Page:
The Complications Caused by Vaccine Passports
More states should follow Florida’s lead and declare that vaccine passports are a violation of the right to privacy
There is growing support for vaccine passports as a way to facilitate reopening in the wake of COVID-19 lockdowns. Some states, such as New York, have already rolled out a vaccine passport. Other states such as Hawaii and Illinois have indicated that they will be developing their own versions.
Other states have made it very clear they will not be issuing vaccine passports. Arizona, Montana, Idaho, and Texas have enacted bans against government agencies either requiring them or issuing them. Florida has gone even farther and banned vaccine passports for either public or private use.
While there are many practical factors for each state to take into consideration, there is also a more fundamental point to consider. More states should follow Florida’s lead because vaccine passports—especially when issued by government—are a violation of the right to privacy.
New York State was the first state to roll out a vaccine passport. The passport, called Excelsior Pass, is an app downloaded on smartphones that presents proof of either vaccination or a negative COVID-19 test at a venue that demands it. The businesses and venues can use the app or they can demand another proof of vaccination such as the paper card that is issued when the vaccine is given.
The Excelsior Pass has already encountered major problems, including startlingly lax security protocols. It is far too easy for a determined person to steal a vaccine pass from a vaccinated person.
Another element of the Excelsior Pass’s security flaw is that it enables essentially anyone to access your private health records. It requires the person with the passport to make that private health information available on demand in order to enter participating businesses or venues. This can expose private information to the discretion of random employees, besides requiring a far greater trust of businesses than people normally undertake. Even the extremity of COVID does not justify the violation of healthcare privacy that vaccine passports allow.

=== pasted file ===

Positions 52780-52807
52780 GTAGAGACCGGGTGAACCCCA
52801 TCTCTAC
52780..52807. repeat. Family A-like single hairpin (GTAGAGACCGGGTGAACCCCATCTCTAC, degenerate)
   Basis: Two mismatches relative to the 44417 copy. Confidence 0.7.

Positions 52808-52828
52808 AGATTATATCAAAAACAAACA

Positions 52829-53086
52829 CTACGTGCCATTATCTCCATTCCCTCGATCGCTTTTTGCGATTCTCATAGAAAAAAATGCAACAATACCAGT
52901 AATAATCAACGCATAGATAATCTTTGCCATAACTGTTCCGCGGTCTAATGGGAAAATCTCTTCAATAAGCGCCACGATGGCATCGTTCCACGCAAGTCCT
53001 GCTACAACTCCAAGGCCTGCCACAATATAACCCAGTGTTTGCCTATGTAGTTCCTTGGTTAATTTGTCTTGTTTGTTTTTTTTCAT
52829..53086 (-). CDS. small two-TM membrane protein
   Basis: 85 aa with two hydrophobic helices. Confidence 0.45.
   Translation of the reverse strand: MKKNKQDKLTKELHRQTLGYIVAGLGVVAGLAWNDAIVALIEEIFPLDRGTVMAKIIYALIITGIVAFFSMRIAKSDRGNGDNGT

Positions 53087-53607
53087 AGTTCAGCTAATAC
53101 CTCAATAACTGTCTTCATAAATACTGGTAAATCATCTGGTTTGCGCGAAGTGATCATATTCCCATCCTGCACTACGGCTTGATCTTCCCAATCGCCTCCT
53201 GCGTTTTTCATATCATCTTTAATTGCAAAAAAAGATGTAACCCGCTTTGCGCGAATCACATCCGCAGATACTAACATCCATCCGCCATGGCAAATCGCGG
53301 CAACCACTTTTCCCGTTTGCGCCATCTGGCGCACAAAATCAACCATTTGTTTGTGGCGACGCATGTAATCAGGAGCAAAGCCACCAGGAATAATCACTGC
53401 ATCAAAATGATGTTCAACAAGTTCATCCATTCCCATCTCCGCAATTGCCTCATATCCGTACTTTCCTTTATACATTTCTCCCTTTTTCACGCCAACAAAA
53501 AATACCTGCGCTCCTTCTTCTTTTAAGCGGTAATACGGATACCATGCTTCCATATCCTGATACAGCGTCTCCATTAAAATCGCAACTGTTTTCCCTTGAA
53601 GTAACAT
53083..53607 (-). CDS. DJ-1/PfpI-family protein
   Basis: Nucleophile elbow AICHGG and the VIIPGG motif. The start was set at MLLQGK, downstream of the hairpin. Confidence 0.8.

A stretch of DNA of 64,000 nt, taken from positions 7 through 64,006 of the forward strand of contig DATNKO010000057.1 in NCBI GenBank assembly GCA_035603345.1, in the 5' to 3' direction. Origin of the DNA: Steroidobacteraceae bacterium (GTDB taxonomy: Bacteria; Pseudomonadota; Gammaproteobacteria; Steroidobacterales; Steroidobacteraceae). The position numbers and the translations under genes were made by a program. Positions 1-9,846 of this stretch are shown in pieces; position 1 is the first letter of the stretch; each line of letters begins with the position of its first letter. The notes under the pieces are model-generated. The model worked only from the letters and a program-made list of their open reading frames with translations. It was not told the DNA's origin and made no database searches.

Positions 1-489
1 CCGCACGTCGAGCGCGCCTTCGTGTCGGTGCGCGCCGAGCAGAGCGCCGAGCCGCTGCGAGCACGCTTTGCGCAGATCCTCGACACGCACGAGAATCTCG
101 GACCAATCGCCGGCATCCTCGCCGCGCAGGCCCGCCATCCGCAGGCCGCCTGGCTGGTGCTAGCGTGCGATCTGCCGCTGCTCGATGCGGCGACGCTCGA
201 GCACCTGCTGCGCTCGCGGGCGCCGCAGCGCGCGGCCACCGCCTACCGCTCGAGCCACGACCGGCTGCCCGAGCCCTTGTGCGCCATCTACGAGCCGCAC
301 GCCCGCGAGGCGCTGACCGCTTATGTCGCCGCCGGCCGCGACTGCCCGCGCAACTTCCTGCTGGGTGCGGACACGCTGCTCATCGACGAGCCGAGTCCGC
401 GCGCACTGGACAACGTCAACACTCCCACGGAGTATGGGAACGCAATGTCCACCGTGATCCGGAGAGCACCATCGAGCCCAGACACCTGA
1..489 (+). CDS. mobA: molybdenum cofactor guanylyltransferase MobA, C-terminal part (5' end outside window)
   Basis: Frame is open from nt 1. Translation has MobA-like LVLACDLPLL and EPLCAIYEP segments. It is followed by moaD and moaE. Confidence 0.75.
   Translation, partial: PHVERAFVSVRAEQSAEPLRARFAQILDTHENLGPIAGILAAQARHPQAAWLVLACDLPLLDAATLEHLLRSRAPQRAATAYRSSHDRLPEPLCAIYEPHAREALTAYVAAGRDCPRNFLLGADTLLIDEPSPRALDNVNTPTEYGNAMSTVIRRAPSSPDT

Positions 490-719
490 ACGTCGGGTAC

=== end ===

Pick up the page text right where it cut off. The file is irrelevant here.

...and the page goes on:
Another major problem with the vaccine passport is that it discriminates against the poor. Excelsior Pass, for example, is only available for the latest versions of Android or iOS. For anyone who has to make an older smartphone last, it is impossible to use Excelsior Pass or any other similar vaccine passport. Although many people have complained about both the lack of adaptability and the security flaws, it remains unclear whether any improvements will result.
A case can be made for private sector vaccine passports, since they are arguably less coercive than government-issued passorts. Some advocates of nongovernmental passports argue that the state should not interfere with them precisely because they are, well, nongovernmental. For instance, some airlines are beginning to suggest that they will require proof of vaccination in order to fly to certain destinations. The most prominent airline to suggest proof of vaccinations is United Airlines. United plans to begin flying to Iceland, Greece, and Croatia this summer and all three tourist destinations will require proof of vaccinations.
The problem with the private sector vaccine passports is that they will be state-encouraged. Take for example what is going on in California. The state has not issued vaccine passports, yet. But the state is encouraging their use in private venues.
While California continues to have stricter reopening standards than most of the country, it has provided incentives for venues and companies to open up with more capacity. According to the state’s guidelines, a live indoor venue can open with more capacity once it has a standard for verifying whether or not customers have been vaccinated. In other words, California is incentivizing the use of vaccine passports. Indeed, UC San Diego is working with a group called the Vaccination Credential Initiative to create vaccine records in digital and paper form.
Vaccine passports are a threat to privacy, and intrude the state into people’s private healthcare decisions. A truly private vaccine passport is impossible because the state will either play a role in creating them or will encourage them to be used.
Moreover, vaccine passports discriminate against those who cannot get the vaccine due to health conditions or various demographic considerations. For example, most major vaccines are not yet approved by the FDA for children under the age of 17, even for emergency use..
Finally, vaccine passports will delay a much-needed return to normality. There is no guarantee that airlines and venues will continue to demand such passports for long after COVID-19 has become just another manageable disease. But how many people’s privacy could be endangered before that happens?
Getting vaccinated is a good idea. But, for many reasons, vaccine passports are not.
Kevin Boyd is a freelance writer with bylines in numerous publications. You can follow him on Twitter @TheKevinBoyd and find more of his work on his Substack